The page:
(This story has been posted on The Wall Street Journal Online's Health Blog at http://blogs.wsj.com/health.)
By Peter Loftus
A European medical society that hosts a major conference had planned to just let members and attendees -- including analysts and investors -- get an early look today at the results of some potentially market-moving studies.
But after howls from critics saying that policy amounted to selective disclosure of data of Hepatitis C drugs being developed by Abbott Laboratories, Bristol-Myers Squibb and Gilead Sciences, the European Association for the Study of the Liver blinked, Dow Jones Newswires reports.
The EASL now plans to publicly release summaries of most of the studies online on April 4, two weeks ahead of the meeting in Barcelona. Some won't be released until the April 18-22 event, but at the same time for everyone except media reporters, who'll get the typical early look to help them produce their stories. (EASL had planned to ban media registered to attend the meeting from reporting on the summaries until the event.)
"EASL is making these changes in light of recent criticism of its proposed policy," the group said in a written statement.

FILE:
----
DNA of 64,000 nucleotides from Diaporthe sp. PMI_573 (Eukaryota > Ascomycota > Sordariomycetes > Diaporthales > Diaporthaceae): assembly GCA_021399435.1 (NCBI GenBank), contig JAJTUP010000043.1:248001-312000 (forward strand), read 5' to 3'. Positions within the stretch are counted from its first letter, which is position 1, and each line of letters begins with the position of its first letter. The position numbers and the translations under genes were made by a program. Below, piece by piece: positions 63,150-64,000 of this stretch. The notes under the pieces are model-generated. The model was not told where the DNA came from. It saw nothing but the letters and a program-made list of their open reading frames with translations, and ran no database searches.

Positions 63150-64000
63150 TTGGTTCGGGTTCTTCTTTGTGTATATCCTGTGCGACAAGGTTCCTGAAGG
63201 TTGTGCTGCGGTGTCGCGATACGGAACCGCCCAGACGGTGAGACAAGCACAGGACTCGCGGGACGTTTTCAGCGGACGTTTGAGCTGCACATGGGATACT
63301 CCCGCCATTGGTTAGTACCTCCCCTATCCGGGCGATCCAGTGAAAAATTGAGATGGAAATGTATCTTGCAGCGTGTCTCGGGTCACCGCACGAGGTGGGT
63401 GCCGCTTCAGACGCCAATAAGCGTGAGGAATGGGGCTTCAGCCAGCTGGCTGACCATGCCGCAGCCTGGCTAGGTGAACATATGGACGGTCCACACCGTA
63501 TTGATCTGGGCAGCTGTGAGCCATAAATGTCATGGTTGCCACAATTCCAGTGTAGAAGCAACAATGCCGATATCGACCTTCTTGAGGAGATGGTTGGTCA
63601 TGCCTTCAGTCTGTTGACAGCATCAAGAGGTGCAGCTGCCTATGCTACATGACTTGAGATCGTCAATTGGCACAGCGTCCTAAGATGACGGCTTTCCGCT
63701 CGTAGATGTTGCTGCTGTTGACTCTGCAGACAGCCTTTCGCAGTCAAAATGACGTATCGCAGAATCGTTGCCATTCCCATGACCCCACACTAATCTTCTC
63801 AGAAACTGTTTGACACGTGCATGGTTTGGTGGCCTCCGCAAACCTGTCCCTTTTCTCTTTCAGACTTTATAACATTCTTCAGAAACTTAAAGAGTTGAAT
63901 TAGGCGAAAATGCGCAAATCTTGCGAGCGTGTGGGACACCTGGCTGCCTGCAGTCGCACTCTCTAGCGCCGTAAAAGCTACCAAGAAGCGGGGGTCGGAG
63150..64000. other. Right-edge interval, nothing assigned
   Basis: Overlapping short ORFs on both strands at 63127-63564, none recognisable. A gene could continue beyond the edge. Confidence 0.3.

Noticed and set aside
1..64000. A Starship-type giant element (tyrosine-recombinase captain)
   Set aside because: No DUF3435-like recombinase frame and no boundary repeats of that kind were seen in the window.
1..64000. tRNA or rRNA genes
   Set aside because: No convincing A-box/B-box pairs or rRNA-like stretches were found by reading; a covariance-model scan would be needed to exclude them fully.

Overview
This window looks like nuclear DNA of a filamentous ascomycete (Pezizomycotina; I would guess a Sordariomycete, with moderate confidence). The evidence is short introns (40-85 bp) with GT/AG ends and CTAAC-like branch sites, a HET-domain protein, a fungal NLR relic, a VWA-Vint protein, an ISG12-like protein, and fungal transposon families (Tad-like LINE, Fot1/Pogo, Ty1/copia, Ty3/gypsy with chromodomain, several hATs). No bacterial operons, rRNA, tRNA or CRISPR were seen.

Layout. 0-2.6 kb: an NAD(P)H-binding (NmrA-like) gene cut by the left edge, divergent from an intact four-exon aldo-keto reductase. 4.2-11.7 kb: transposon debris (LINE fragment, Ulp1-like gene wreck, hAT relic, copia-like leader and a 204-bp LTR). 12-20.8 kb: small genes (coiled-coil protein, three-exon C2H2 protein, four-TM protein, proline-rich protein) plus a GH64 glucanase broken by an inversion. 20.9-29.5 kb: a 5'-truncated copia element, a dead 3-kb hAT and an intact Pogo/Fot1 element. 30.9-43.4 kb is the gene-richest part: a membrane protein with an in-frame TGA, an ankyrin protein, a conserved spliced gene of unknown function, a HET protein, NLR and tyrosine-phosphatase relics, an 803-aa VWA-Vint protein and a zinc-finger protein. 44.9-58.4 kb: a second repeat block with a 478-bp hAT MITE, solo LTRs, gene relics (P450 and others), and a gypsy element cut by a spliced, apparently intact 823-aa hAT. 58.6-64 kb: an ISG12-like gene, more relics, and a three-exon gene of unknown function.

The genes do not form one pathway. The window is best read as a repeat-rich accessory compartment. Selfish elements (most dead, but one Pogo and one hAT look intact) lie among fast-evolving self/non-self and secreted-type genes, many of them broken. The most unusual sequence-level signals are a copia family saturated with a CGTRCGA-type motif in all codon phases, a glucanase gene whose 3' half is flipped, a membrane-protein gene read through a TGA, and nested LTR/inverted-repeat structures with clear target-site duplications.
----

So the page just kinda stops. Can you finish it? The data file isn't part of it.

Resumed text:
This isn't the first time a medical group has changed how it presents drug data at meetings -- a fraught issue that, when mishandled, can put organizations at risk of running afoul of securities laws.
The American Society of Clinical Oncology, for instance, changed its policy and posts most study summaries online ahead of its annual scientific meeting. It used to distribute them to participants weeks ahead of the conference, but banned media from reporting on the contents until the event.
"I think the days of conferences engaging in selective release of important study results are probably over," Scott Gottlieb, a physician and resident fellow at the American Enterprise Institute, tells Dow Jones.
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